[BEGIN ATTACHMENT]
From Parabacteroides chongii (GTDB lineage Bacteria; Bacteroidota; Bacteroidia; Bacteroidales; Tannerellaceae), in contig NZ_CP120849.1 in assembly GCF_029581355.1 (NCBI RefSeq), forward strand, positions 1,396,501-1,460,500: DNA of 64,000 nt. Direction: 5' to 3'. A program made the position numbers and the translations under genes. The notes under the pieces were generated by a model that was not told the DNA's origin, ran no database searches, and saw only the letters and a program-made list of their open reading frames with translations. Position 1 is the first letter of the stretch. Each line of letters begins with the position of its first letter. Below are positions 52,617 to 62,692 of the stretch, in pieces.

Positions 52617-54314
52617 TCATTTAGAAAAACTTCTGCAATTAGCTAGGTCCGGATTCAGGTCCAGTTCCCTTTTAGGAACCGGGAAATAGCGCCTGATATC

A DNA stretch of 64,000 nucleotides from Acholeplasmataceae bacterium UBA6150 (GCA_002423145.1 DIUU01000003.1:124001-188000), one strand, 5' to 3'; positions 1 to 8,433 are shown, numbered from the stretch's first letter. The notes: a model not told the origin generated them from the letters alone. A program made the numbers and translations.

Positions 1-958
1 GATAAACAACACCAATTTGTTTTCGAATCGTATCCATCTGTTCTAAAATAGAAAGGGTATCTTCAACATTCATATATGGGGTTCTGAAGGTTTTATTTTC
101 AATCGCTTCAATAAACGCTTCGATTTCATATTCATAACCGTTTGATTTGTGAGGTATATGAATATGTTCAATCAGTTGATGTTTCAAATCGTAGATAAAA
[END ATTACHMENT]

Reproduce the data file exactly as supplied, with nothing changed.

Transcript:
From Parabacteroides chongii (GTDB lineage Bacteria; Bacteroidota; Bacteroidia; Bacteroidales; Tannerellaceae), in contig NZ_CP120849.1 in assembly GCF_029581355.1 (NCBI RefSeq), forward strand, positions 1,396,501-1,460,500: DNA of 64,000 nt. Direction: 5' to 3'. A program made the position numbers and the translations under genes. The notes under the pieces were generated by a model that was not told the DNA's origin, ran no database searches, and saw only the letters and a program-made list of their open reading frames with translations. Position 1 is the first letter of the stretch. Each line of letters begins with the position of its first letter. Below are positions 52,617 to 62,692 of the stretch, in pieces.

Positions 52617-54314
52617 TCATTTAGAAAAACTTCTGCAATTAGCTAGGTCCGGATTCAGGTCCAGTTCCCTTTTAGGAACCGGGAAATAGCGCCTGATATC

A DNA stretch of 64,000 nucleotides from Acholeplasmataceae bacterium UBA6150 (GCA_002423145.1 DIUU01000003.1:124001-188000), one strand, 5' to 3'; positions 1 to 8,433 are shown, numbered from the stretch's first letter. The notes: a model not told the origin generated them from the letters alone. A program made the numbers and translations.

Positions 1-958
1 GATAAACAACACCAATTTGTTTTCGAATCGTATCCATCTGTTCTAAAATAGAAAGGGTATCTTCAACATTCATATATGGGGTTCTGAAGGTTTTATTTTC
101 AATCGCTTCAATAAACGCTTCGATTTCATATTCATAACCGTTTGATTTGTGAGGTATATGAATATGTTCAATCAGTTGATGTTTCAAATCGTAGATAAAA